Hammond Museum and Japanese Stroll Garden

Hammond Museum and Japanese Stroll Garden.jpg
28 Deveau Road, North Salem, NY, United States

The Hammond Museum & Japanese Stroll Garden in North Salem is one of only 2 Japanese Gardens open regularly to the public in New York State. The other one is the Brooklyn Botanic Garden in Brooklyn, N. Y. Partly as a result of a 1988 report on the Hammond Museum funded by NYSCA, The Hammond Museum has redefined and focused its mission as an institution that centers on the presentation, illumination and exhibition of Asian art and culture with the Japanese Stroll Garden as the centerpiece of the Museum’s permanent collection. The Museum seeks to develop itself as a resource for students and people wanting to learn about Asian culture and also as a place where people of Asian Heritage may celebrate their cultural background.

The Japanese Garden is a primary resource that needs to be developed along specific lines as a tool for learning. The board of trustees, the staff and volunteers are trained to view the garden as a work of art – not just as a collection of trees and shrubs. Tours of the garden are given with an emphasis on principles of Asian aesthetics and philosophy, not as a horticultural phenomenon. Visitors are asked to make connections with items on exhibit whether they are from the Museum’s permanent collection or on loan.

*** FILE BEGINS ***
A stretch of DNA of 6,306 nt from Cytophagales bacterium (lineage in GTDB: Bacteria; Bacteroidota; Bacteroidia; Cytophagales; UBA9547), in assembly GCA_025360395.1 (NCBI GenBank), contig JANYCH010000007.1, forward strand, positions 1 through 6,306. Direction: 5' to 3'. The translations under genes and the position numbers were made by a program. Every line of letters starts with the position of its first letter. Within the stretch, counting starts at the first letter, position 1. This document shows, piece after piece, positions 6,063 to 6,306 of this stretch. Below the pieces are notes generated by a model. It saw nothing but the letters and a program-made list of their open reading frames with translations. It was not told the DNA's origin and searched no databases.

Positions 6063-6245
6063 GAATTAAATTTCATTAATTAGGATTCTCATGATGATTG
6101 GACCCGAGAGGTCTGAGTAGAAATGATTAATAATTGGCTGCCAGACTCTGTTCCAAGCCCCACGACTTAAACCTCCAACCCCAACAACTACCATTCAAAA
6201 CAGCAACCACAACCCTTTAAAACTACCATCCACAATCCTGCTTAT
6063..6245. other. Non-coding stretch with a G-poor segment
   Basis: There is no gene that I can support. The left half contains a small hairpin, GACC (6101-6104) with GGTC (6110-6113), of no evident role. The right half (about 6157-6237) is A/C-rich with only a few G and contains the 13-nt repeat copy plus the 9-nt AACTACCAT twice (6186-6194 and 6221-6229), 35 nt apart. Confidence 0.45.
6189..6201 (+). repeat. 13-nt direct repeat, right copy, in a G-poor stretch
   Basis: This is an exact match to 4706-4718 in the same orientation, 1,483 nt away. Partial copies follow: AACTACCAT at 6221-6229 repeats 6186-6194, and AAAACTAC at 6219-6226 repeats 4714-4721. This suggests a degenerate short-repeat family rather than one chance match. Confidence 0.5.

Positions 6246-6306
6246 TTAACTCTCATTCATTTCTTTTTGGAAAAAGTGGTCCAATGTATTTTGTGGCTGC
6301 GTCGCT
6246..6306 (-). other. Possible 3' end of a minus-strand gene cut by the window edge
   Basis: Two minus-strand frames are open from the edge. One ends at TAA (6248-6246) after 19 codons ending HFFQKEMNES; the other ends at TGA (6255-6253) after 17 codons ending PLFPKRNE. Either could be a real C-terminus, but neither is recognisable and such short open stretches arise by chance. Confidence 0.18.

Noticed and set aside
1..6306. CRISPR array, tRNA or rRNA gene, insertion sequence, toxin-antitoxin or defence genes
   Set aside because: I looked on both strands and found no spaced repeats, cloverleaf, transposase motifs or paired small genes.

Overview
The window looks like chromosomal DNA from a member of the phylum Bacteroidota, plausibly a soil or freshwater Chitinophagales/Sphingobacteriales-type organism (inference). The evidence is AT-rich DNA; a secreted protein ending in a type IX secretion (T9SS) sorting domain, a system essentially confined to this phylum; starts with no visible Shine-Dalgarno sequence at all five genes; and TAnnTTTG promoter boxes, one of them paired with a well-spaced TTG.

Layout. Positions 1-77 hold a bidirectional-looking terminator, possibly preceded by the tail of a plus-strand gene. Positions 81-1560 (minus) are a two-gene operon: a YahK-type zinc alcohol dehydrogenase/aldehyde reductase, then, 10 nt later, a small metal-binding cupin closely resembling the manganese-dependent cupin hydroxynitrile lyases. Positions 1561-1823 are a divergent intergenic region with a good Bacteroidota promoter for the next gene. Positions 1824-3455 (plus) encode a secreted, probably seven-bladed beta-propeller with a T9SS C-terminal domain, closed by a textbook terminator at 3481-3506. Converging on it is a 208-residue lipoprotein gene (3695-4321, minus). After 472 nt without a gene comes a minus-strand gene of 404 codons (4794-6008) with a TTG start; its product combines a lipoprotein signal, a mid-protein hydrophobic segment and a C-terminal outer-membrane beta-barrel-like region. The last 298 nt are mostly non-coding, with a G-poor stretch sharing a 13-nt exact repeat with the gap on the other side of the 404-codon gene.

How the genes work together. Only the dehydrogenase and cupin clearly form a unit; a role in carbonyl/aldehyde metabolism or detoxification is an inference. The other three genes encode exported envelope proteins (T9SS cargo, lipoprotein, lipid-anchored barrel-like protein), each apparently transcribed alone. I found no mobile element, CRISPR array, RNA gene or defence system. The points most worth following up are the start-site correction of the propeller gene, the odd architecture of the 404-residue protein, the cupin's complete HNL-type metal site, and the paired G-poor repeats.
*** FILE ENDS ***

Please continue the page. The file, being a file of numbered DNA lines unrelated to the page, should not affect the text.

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Educational Tours

The Hammond Museum is seeking funds to continue Saturday Educational/Craft Activities and to expand and develop this program into the creation of a resource center for students and visitors with primary and secondary multi media research tools in the areax of Asian culture, art and history.The Hammond Museum & Japanese Stroll Garden in North Salem is one of only 2 Japanese Gardens open regularly to the public in New York State. The other one is the Brooklyn Botanic Garden in Brooklyn, N. Y. Partly as a result of a 1988 report on the Hammond Museum funded by NYSCA, The Hammond Museum has redefined and focused its mission as an institution that centers on the presentation, illumination and exhibition of Asian art and culture with the Japanese Stroll Garden as the centerpiece of the Museum’s permanent collection. The Museum seeks to develop itself as a resource for students and people wanting to learn about Asian culture and also as a place where people of Asian Heritage may celebrate their cultural background.

The Japanese Garden is a primary resource that needs to be developed along specific lines as a tool for learning. The board of trustees, the staff and volunteers are trained to view the garden as a work of art – not just as a collection of trees and shrubs. Tours of the garden are given with an emphasis on principles of Asian aesthetics and philosophy, not as a horticultural phenomenon. Visitors are asked to make connections with items on exhibit whether they are from the Museum’s permanent collection or on loan.